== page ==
Ulster Unionist leader Robin Swann MLA has criticised the comments from Labour MP Kate Hoey after she claimed the ability to import food at a much cheaper price as a ‘huge upside’ of the UK potentially not remaining in the customs union after Brexit.
Mr Swann said: “I have a lot of respect for Kate Hoey, especially as she is one of the very few MPs representing a GB constituency who has an informed grasp of Northern Ireland affairs.
“I have to say however I was disappointed by some of her comments during the week when she told a major radio station that she hopes the UK will import far cheaper food after Brexit.
“Whilst that may sound all fine and well, in reality not only would it mean our farmers and producers quickly finding themselves in the untenable position of simply not being able to compete, it would mean far inferior and lower quality food, produced to a lower welfare standard, being sold to the British public.
“The example of chlorinated chicken has already been widely discussed but it does remain a major threat, especially as some UK Government Ministers continue to fall over themselves in an attempt to woo favourable terms for a new American trade deal.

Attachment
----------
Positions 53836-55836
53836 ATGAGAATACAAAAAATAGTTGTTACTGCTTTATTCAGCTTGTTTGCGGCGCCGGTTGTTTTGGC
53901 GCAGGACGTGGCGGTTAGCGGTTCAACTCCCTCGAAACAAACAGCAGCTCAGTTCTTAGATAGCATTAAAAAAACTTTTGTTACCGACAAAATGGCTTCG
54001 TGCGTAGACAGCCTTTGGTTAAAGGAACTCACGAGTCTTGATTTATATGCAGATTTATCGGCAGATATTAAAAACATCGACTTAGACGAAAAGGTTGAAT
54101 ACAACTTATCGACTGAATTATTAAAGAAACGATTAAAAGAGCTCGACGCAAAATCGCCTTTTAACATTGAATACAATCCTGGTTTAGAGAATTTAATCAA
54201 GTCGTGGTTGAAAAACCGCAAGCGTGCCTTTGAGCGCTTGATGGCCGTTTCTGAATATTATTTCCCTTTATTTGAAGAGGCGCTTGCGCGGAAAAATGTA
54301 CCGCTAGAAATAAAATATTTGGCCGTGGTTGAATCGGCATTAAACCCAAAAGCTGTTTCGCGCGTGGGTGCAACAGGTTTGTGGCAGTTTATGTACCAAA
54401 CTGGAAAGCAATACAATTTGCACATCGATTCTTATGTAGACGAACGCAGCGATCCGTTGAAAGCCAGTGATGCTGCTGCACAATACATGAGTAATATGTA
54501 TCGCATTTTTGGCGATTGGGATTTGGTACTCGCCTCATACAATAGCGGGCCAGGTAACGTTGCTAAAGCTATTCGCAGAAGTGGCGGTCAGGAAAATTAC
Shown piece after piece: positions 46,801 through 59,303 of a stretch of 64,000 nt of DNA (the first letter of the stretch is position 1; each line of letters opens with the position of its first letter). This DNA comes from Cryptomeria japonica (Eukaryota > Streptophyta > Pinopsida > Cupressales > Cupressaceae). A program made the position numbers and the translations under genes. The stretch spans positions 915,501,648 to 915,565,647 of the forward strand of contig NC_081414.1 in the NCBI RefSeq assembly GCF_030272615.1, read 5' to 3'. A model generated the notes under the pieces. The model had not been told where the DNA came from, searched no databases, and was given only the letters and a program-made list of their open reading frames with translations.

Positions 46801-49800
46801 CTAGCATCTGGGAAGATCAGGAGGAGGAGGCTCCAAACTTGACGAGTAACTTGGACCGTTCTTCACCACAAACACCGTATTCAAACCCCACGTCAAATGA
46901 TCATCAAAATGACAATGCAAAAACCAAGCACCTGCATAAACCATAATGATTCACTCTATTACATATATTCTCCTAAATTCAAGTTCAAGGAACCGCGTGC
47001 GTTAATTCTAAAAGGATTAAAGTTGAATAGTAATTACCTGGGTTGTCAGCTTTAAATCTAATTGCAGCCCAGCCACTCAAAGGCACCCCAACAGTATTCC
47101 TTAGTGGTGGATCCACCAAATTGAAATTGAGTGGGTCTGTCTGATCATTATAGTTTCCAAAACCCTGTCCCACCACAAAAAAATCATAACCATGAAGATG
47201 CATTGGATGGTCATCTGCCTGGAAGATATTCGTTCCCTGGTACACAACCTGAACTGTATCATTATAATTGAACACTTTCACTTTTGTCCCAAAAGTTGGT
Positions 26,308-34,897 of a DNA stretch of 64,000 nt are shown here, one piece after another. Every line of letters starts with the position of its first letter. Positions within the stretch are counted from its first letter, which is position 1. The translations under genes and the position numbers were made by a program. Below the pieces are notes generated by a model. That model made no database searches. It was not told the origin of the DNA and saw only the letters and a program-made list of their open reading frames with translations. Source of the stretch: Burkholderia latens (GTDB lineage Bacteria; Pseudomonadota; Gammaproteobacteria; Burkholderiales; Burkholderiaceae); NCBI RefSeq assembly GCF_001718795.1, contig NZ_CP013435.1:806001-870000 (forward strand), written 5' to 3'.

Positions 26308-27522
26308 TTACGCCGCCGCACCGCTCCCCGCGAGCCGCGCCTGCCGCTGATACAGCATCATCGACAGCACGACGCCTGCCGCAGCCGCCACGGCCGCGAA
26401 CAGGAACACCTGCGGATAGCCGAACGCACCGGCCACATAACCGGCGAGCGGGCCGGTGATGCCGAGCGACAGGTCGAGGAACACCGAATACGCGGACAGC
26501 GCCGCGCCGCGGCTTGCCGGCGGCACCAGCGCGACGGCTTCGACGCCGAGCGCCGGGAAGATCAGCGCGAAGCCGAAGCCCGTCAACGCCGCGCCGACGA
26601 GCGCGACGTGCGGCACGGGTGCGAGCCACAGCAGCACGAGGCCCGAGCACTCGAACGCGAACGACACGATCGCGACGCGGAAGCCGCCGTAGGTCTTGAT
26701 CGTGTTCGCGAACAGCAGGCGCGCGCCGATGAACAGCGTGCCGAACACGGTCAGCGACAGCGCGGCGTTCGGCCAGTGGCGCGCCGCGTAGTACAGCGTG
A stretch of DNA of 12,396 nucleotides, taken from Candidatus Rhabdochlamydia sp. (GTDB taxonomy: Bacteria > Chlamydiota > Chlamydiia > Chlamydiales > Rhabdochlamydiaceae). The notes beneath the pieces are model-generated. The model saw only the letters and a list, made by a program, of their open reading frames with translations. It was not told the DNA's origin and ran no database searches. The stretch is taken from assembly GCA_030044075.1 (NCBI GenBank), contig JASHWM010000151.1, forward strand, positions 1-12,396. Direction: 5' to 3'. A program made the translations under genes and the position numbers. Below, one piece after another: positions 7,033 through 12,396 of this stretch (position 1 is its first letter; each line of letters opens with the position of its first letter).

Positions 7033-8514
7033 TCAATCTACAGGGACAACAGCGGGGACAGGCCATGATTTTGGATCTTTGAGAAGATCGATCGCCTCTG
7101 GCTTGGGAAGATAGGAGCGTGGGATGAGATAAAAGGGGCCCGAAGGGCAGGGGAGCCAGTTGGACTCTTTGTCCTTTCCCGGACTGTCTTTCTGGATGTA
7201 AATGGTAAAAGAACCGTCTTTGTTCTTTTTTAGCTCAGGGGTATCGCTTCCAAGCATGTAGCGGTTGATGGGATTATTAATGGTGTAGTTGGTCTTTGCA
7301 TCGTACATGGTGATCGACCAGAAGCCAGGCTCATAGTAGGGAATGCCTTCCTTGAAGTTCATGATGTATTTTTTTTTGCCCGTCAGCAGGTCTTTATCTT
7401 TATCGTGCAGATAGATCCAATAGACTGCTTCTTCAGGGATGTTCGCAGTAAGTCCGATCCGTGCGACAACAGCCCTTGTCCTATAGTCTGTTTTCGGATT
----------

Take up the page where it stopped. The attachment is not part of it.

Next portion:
“Treating chicken with chlorine perfectly sums up the difference in approaches to food safety between the United States and the UK. Whilst our burgeoning local poultry industry has perfected eliminating bacteria from every stage in the chain.
“So of course meat, mass produced and processed to a far lower standard, might cost a little less but for the sake of a few pence I know which chicken I’d rather my children eat. The same goes for not wanting hormone treated beef, or Brazilian meat which has already been widely restricted for sale due to falsified export certificates and basic veterinary requirements being totally ignored.
“Indeed, a major House of Lords report last July said – ‘the greatest threat to farm animal welfare standards post-Brexit would come from UK farmers competing against cheap, imported food from countries that produce to lower standards than the UK.’
“I want to see food kept at affordable prices, but individuals such as Kate Hoey need to realise when they openly promote the prospect of far cheaper food after Brexit, they are in fact advocating far worse quality food.”